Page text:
RTPI invites bids for research into planning outcomes

RTPI invites bids for research into planning outcomes

The Royal Town Planning Institute has announced its plans to commission research to identify the most important outcomes in spatial planning and feasible ways to measure them.

In an Invitation to Tender (ITT), the RTPI points out that in recent years the assessment and monitoring of planning in the UK and Ireland has mainly focused on a limited set of most process-based outcomes.

This research will explore how local authorities and national governments can go beyond simple metrics, such as speed of processing applications and number of new homes delivered, with an ultimate aim of producing outcome measures and monitoring toolkits that can be adapted and adopted by local authorities.

Policy Officer, Tom Kenny, who has also published a blog on the issue, said: “It is often said about organisations that ‘you are what you measure’. If this is the case then it is not surprising that local authorities with limited resources and a focus on numbers and speed are shifting attention towards facilitating development control at the expense of proactive placemaking.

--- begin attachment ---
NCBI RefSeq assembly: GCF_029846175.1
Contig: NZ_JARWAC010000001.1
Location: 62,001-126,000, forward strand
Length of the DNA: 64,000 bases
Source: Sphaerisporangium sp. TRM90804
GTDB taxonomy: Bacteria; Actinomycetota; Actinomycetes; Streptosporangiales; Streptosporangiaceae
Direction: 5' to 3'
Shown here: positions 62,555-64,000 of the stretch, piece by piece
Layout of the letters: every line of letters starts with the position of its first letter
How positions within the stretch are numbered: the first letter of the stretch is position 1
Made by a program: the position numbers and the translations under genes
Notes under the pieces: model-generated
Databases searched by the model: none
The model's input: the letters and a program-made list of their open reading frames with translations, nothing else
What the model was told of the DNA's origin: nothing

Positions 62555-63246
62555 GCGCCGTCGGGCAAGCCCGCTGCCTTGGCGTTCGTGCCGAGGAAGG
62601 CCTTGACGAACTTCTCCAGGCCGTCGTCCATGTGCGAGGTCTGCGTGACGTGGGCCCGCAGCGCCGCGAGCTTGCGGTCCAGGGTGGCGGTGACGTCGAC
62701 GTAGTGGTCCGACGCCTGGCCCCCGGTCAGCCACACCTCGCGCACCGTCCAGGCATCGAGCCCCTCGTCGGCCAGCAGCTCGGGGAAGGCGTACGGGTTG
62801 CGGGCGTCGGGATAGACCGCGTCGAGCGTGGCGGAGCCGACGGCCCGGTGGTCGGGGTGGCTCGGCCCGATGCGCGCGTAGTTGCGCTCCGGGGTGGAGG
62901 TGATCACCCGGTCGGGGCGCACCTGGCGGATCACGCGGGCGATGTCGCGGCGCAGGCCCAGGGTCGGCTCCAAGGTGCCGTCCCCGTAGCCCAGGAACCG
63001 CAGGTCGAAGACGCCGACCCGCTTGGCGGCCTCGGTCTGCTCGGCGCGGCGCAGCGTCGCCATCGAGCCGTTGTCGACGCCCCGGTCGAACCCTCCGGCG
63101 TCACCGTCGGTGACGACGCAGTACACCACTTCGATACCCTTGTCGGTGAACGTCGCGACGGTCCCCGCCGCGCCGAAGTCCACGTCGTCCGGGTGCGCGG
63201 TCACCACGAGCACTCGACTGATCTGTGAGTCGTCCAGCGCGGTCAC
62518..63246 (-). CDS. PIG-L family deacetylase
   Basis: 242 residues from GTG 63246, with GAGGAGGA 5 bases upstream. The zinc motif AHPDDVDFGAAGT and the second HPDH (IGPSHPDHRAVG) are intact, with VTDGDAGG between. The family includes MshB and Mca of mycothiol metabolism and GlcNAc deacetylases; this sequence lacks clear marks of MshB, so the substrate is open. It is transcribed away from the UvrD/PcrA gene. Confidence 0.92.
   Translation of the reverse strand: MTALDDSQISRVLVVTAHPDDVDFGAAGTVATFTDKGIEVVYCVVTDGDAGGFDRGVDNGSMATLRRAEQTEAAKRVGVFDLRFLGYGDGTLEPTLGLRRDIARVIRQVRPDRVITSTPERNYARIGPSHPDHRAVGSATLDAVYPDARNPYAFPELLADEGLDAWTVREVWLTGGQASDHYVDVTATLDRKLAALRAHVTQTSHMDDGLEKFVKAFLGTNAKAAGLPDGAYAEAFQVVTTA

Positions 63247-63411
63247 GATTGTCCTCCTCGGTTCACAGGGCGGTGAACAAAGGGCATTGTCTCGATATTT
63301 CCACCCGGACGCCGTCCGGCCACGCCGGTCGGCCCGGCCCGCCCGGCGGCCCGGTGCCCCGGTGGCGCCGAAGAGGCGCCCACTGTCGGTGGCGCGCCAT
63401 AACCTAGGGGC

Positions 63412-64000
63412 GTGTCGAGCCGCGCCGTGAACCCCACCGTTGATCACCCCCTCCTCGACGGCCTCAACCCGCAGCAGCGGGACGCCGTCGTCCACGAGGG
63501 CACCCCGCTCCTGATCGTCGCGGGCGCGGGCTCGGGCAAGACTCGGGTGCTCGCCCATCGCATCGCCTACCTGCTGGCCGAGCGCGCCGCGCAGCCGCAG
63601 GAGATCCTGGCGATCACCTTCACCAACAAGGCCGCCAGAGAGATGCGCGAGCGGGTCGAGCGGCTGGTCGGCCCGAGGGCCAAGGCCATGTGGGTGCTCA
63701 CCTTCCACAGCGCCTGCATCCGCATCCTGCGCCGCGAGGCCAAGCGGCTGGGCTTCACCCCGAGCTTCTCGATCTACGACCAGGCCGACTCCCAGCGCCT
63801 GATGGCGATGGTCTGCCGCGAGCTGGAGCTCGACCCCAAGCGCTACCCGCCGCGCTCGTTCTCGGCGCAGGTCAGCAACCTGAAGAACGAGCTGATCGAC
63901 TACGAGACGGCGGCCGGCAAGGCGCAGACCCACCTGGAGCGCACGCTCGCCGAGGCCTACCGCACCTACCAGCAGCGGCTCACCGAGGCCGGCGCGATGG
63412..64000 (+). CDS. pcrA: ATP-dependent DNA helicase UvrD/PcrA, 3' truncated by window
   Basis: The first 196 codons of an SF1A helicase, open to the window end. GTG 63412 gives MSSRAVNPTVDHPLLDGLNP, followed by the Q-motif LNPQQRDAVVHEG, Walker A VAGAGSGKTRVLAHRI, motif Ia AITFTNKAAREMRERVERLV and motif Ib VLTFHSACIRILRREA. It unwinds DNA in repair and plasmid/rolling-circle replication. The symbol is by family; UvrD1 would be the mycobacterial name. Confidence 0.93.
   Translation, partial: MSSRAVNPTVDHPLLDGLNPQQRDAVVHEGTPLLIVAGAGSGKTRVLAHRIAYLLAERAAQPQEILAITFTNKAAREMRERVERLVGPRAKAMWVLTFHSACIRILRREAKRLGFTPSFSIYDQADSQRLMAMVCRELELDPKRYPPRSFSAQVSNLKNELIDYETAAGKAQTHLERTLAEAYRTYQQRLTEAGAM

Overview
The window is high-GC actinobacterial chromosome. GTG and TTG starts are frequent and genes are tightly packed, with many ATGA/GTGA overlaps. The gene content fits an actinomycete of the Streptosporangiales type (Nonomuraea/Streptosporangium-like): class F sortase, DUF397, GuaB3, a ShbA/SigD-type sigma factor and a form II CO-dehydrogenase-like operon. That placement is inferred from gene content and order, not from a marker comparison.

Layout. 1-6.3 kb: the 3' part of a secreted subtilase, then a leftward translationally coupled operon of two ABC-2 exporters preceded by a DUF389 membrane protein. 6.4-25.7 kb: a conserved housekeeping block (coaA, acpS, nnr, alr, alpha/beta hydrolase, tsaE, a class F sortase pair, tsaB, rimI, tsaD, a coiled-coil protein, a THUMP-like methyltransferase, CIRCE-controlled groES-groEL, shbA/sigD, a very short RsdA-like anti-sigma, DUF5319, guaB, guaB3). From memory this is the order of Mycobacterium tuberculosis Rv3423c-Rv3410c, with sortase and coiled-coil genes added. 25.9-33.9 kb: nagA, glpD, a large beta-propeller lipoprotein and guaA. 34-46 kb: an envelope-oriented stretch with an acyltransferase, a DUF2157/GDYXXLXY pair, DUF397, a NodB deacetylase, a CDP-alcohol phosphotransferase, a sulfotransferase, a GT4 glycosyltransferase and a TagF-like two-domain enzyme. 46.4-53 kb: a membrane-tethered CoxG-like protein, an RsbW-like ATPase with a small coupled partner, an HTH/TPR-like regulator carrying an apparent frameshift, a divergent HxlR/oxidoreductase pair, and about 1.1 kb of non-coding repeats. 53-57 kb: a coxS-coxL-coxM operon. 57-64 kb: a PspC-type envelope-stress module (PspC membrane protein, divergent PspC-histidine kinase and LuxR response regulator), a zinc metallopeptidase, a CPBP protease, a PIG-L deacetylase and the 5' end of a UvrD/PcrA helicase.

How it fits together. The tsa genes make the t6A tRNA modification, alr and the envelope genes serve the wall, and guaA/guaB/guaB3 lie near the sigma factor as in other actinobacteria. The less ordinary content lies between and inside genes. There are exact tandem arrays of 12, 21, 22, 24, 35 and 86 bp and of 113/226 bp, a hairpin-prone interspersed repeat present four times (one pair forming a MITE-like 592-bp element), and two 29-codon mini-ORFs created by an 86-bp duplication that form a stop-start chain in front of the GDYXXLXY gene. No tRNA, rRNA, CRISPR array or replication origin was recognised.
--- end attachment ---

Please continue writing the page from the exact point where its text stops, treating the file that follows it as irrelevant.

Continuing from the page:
“The planning system should be assessed on the outcomes it is designed to deliver, such as the social, economic and environmental value of development, to help demonstrate the value of planning in a richer way. This is no easy task but advances in planning technology and the availability of data bring new opportunities to measure a wider set of outcomes.”

The research, which will be funded by the RTPI, the Scottish Government, the Welsh Government, the Irish Government and the Ministry for Housing, Communities and Local Government in England, will build on RTPI’s previous work around the Value of Planning as well as the Scottish Government’s 2018 report Monitoring the Outcomes of Planning.

Applications are welcome from consortiums with a range of expertise and knowledge about different nations. The deadline for proposals is 9am on Monday 25 November 2019.

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